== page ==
Causes and Effects of the Crusades Essay
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Causes and Effects of the Crusades
Towards 1071 AD, Seldjuk Turks had grown powerful and had started conquering the East. Christians began to find it difficult to reach the holy places during their pilgrimages. The military expeditions planned and fought by western European Christians that began around 1095 AD, are known today as the Holy Wars, or the Crusades. The purpose of these expeditions was to overtake and gain control of the holy land of Jerusalem, from the Muslims. Deus Vult, meaning God Wills It, was the battle cry of the thousands of Christians who took part in the event of the Crusades. It was Christian belief that fate was to gain control of the Holy Land for the glory of God.
In the year of 1095 AD, Pope Urban II…show more content…
For peasants, the crusade let them be free of feudal bonds. Everyone was also promised immediate salvation in heaven if they were killed in trying to free the holy land from non-Christians. This goaded many people to become part in this battle. Soon, Urban lost all control of the vast army that was far beyond his control. Therefore, he did not have to power to stop the slaughter of Jews in northern France, and so many other populations in the East and in Europe.
At this time, and at the start of the crusades, the Pope had little real power over Christianity. Urban was hoping that the Crusades would help strengthen his power and possibly help religious beliefs become more a part of daily life among the general population in Europe. In General, the Crusades were seen as a way for the Pope to gain political power over the uncontrolled warrior class. Urban felt that the best way to unite followers is a Holy War, where Christianity is everyone’s standard.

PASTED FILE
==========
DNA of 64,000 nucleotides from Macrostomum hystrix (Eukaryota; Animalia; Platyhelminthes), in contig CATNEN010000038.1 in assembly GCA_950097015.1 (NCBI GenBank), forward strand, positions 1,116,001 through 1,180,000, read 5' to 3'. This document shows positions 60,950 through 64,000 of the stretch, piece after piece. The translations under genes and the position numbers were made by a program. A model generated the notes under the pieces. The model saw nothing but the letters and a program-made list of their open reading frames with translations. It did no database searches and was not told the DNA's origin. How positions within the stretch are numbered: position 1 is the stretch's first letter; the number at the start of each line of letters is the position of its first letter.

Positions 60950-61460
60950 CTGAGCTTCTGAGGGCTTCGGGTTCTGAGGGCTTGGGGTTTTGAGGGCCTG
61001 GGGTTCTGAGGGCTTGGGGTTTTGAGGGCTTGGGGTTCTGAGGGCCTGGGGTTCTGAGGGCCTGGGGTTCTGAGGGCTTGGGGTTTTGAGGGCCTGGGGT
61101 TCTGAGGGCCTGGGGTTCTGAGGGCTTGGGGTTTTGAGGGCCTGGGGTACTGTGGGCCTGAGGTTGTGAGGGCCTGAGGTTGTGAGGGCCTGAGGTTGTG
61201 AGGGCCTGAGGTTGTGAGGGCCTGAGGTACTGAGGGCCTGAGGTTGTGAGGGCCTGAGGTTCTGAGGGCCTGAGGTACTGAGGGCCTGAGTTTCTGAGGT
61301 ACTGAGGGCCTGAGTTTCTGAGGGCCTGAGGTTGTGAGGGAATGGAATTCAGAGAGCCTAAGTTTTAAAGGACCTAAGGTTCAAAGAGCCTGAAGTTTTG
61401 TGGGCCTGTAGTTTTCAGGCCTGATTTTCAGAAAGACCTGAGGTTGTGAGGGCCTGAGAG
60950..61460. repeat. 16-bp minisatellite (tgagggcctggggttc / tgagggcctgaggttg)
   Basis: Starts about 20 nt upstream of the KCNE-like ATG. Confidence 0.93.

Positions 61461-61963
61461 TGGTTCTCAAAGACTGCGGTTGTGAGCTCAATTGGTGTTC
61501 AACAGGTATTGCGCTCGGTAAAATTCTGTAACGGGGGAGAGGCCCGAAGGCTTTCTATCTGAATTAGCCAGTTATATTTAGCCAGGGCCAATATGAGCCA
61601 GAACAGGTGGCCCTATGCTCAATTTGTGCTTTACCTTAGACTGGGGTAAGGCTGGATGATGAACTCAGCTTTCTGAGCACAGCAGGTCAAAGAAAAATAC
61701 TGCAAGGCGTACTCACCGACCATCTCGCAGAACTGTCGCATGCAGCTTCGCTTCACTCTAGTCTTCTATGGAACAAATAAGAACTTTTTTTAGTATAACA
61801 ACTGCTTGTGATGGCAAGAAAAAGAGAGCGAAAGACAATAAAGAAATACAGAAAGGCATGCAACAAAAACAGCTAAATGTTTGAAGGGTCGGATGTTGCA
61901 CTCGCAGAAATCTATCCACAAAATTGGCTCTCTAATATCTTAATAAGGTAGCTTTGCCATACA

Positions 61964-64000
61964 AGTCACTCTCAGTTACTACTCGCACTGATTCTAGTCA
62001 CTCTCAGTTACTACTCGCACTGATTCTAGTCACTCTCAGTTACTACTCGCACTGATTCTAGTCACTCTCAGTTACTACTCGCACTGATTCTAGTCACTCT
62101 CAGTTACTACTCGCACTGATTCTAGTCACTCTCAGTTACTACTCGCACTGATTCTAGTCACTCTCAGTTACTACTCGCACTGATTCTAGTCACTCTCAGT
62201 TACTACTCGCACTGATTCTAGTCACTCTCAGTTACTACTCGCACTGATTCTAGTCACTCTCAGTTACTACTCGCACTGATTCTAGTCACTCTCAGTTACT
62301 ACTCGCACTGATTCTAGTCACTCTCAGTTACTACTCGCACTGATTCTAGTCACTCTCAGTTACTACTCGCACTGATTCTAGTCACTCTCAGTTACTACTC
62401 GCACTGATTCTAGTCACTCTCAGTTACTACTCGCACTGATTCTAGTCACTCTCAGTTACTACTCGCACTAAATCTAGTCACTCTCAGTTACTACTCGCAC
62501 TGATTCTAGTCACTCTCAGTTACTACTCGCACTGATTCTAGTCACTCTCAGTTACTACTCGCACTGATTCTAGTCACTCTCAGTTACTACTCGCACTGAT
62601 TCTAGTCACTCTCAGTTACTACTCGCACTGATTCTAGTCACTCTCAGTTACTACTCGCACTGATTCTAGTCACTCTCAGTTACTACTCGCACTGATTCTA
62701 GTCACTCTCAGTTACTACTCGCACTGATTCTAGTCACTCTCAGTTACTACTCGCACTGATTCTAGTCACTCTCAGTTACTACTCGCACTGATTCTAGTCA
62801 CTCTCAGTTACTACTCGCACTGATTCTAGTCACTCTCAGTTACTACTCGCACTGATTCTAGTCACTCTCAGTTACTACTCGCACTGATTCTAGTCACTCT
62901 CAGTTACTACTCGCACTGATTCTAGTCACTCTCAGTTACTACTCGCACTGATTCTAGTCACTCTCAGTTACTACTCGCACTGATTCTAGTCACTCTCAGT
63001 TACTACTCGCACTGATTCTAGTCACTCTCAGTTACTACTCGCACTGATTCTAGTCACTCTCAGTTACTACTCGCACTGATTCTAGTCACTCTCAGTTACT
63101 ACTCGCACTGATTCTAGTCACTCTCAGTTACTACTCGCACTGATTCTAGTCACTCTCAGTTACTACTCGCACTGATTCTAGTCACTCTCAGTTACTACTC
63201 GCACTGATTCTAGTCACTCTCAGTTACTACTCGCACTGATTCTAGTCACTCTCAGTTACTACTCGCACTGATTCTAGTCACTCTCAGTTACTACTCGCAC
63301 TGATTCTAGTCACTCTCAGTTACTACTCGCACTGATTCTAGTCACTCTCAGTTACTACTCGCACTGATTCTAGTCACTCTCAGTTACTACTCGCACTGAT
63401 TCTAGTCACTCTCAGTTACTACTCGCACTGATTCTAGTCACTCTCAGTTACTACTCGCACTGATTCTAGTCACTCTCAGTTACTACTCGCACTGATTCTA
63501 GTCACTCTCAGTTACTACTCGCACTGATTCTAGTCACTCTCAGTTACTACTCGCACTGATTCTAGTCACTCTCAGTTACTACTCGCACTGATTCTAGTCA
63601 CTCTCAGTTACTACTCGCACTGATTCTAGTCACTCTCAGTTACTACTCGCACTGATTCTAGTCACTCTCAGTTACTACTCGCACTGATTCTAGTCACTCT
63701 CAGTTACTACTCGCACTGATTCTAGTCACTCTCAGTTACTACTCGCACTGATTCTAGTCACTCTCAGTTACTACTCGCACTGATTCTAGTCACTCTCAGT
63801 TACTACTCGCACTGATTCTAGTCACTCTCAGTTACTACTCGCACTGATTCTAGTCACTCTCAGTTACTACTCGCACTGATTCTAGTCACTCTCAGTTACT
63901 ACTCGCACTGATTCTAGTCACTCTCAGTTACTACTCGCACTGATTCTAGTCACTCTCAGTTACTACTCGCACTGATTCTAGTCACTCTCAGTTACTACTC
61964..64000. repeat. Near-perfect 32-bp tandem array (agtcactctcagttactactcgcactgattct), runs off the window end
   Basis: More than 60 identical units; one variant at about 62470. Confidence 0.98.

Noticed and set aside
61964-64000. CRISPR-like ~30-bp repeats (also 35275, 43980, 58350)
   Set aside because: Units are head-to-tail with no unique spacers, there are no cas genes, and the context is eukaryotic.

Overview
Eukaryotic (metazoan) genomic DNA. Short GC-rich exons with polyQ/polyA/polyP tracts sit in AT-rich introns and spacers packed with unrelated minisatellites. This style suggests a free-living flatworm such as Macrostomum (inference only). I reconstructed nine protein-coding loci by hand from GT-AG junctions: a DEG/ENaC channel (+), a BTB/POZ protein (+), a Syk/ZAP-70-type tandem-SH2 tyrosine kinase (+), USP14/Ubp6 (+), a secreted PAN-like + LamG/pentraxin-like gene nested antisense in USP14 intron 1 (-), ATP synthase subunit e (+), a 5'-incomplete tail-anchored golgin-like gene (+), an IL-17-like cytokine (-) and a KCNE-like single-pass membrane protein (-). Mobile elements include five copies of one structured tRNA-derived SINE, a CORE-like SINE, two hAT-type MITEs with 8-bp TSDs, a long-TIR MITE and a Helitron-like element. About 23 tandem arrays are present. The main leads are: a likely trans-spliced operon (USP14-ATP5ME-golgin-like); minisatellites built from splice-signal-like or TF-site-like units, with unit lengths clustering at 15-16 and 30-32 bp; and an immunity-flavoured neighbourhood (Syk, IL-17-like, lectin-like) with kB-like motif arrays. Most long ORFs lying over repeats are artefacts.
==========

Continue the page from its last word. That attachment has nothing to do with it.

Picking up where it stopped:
The eight crusades which were spurred for many different reasons by many different people that left a lasting effect to the world. These years of bloodshed were led by men wanting money, greed, and fame to themselves at the expense of others.
The Crusades had one major strong effect on Europe. It managed to reduce the number of quarrelsome and contentious knights that fought and
The Causes And Effects Of The Crusades
If you ask someone if they ever heard of the Crusades the answer will most likely be yes. Does that mean that they know what the Crusades are? No. Many Jewish people who don’t know much about the Crusades assume it was merely targeted against the Jews and it resulted in the death of countless Jews. Other than that they are oblivious to the true facts. So what were the Crusades?
The Crusades were great military missions embarked on by the Christian nations of Europe for the purpose of rescuing the Jerusalem and the Holy Land from the hands of the Moslems. The Crusades were considered Holy Wars (1). Their main target was the Moslems not the Jews, although campaigns were also waged against pagan Slavs, Jews, Russian and Greek orthodox Christians, Mongols, Cathars, Hussites, Waldensians Old Prussians, and political enemies of the popes (2). There were many Crusades some more significant than others, but in general the Crusades was an important event in the history of Medieval Europe.
Religious feelings were the principal cause of the Crusades. Up until 1065 the Moslems had control of Jerusalem, a city which held a Holy significance to the Christian religion. The Christians would make pilgrimages to see the Holy city and its churches. Although Jerusalem was under the control of the Moslems, the Christians were granted a safe passage to visit the Holy city. Then in 1065 the Turks took over Jerusalem. They made a huge massacre against Christian pilgrims and around three thousand Christians were killed. This angered the Christians greatly. They were overcome with the desire to rescue the Holy Land from the Turks. Their way of doing this was through fighting in Crusades (1).
Aside from their need to defend the Holy Land the Christians had a restless, adventurous force to them. Those with their new vows of knighthood were energetic by the spirit of chivalry, and very ready to fight. The...
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